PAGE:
David +1 for chronological (historical) order. Note, however, that there are times where characters disappear and re-appear between books (introduced in one if the newer, earlier set, books, then back to the originals, then to another 'new' one - you get the idea), which may factor in your decision.


message 13: by Andrea (last edited Jan 11, 2013 11:53AM) (new) - added it

Andrea Read Rifles first. I would do all the Napoleonic stuff first, then go to India and follow chronologically after that. Only because they are really like two series, and Cornwell's style changes through them. To me it only makes sense to read them the way he wrote them.

And get your hands on the Christmas short stories and skirmish, (read after sword) and you have a complete set.


Jonathan Hopkins +2 for historical order.

But if you want a taster first read 'Eagle'. It was the first Mr Cornwell wrote and remains one of the best, IMHO

Sharpe's Eagle (Sharpe, #8) by Bernard Cornwell Bernard Cornwell Bernard Cornwell


Steven Malone +3 for chronological

But I agree that I thought Cornwell matured as a writer as he did the series and some of his later ones are much richer as is Sharpe as a character.

I've never spent the money to get the xmas ones or skirmish. Maybe one day. I never get enough and reread the set every 2-3 years - so maybe one day.


message 16: by Nathan (last edited Feb 26, 2013 05:31AM) (new) - rated it 4 stars

Nathan Once you set aside the predictible formula, the major difference between the books is the evolution of the character. Character development makes the most sense in historical order.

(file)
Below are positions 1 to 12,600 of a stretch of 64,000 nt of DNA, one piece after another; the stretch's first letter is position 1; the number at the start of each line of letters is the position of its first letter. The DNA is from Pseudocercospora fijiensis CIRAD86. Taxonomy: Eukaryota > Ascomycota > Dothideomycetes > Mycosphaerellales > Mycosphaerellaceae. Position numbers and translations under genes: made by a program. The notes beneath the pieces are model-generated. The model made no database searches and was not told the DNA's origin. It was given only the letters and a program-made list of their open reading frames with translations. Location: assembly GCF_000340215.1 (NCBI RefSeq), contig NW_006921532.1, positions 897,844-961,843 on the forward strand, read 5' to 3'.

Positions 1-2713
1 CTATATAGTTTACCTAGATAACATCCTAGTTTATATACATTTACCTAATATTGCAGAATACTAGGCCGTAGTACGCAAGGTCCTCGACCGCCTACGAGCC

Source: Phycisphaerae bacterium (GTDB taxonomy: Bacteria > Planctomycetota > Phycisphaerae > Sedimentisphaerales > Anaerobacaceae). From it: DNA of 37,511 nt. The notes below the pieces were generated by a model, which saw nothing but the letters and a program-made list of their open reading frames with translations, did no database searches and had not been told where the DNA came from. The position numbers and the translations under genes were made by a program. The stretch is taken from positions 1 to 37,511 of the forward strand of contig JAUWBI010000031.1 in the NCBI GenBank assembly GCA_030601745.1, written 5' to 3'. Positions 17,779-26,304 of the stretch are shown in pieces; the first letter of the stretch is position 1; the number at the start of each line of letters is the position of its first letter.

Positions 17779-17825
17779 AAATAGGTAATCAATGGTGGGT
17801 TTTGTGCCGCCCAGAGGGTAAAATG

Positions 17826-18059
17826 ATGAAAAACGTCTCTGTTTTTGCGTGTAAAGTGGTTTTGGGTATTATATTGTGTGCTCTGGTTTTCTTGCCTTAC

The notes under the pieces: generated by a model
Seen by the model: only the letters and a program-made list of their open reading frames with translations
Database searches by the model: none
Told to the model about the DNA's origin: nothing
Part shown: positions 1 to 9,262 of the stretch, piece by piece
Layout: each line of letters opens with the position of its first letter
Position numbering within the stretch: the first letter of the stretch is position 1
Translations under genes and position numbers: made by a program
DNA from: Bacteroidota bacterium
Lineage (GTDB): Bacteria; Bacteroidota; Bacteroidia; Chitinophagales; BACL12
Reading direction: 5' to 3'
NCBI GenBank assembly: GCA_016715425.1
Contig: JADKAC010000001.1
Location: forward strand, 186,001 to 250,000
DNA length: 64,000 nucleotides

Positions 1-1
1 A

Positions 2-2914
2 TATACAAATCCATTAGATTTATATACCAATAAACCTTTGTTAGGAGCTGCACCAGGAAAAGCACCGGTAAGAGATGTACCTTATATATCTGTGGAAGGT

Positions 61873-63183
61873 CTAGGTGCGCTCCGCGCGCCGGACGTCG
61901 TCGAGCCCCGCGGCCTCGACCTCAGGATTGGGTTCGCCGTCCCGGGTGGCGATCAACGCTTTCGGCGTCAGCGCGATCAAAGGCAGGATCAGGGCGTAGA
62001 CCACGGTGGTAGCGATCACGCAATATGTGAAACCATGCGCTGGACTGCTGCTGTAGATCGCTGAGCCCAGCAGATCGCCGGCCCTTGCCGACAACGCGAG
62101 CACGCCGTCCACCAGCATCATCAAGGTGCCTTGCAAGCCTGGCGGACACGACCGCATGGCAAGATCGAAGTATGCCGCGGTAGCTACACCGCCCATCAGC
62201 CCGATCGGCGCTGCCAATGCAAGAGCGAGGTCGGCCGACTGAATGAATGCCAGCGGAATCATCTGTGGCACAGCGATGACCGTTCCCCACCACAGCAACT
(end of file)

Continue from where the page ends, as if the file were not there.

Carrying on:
I read Sharpe's Skirmish after #14, but it's such a fast read it hardly matters.


message 17: by Ian (new)

Ian Buchan The only way to read a series of Historical Fiction such as this is in Historical date order. This enables the reader to follow the maturity of the main Character Sharpe and his promotional success. It does detract from the main character if you jump around eg Major Sharpe to Sergeant Sharpe just does not compute and spoils the readers feel of the times. I prefer to be on the Battlefield and with the Character as he gains promotion and matures to be the soldiers Officer and indeed the COMPLETE Soldier. My personal opinion is that the India Campaigns are the best such as Seringapatam and the battle of Assaye which remained in Wellingtons own opinion as his greatest Victory when vastly outnumbered. Assaye is also where Cornwell decides that Sharpe should become and Officer from a grateful Wellington who is still Arthur Wellsley at this time.


message 18: by Leon (new) - rated it 4 stars

Leon Barnes I started reading them in chronological order, I like the idea of following Sharpe through his career. I'm up to Sharpe's Gold next. Each do stand alone very well so you can read other books in between them and not worry about having to remember things from previous books. You do however notice one or two contradictions when you get to Sharpe's Rifles but these can be forgiven considering how they were written and they don't really spoil the story.


Kerry Sharpe in India series.

Sharpe's Tiger - Siege of Seringapatam, 1799 - (1997)
Sharpe's Triumph - Battle of Assaye, September 1803 - (1998)
Sharpe's Fortress - Siege of Gawilghur, December 1803 - (1999)

Cornwell has of 2007 written 21 Sharpe novels and 3 short stories. A historical fiction writing machine, Cornwell rarely pens a poor story. It is possible to pick up this series at any point in time to get a respectable 4 star story. That said, Triumph reads like the middle book in a planned trilogy (little resolution) while Trafalgar is more a filler book that serves the simple purpose of getting Sharpe to Europe from India.

Sharpe titles listed in (chronological order) with publication dates:
Sharpe's Trafalgar(4) 2000
Sharpe's Prey (5) 2001
Sharpe's Rifles (6) 1988
Sharpe's Havoc(7) 2003
Sharpe's Eagle(8) 1981
Sharpe's Gold(9) 1981
Sharpe's Escape(10) 2004
Sharpe's Fury(11) 2006
Sharpe's Battle(12) 1995
Sharpe's Company(13) 1982
Sharpe's Sword(14) 1983
Sharpe's Enemy(15) 1984
Sharpe's Honour(16) 1985
Sharpe's Regiment(17) 1986
Sharpe's Siege(18) 1987
Sharpe's Revenge(19) 1989
Sharpe's Waterloo(20) 1990 (Battle of Waterloo, 1815)
Sharpe's Devil(21) 1992

Some odd hopping with Published Order.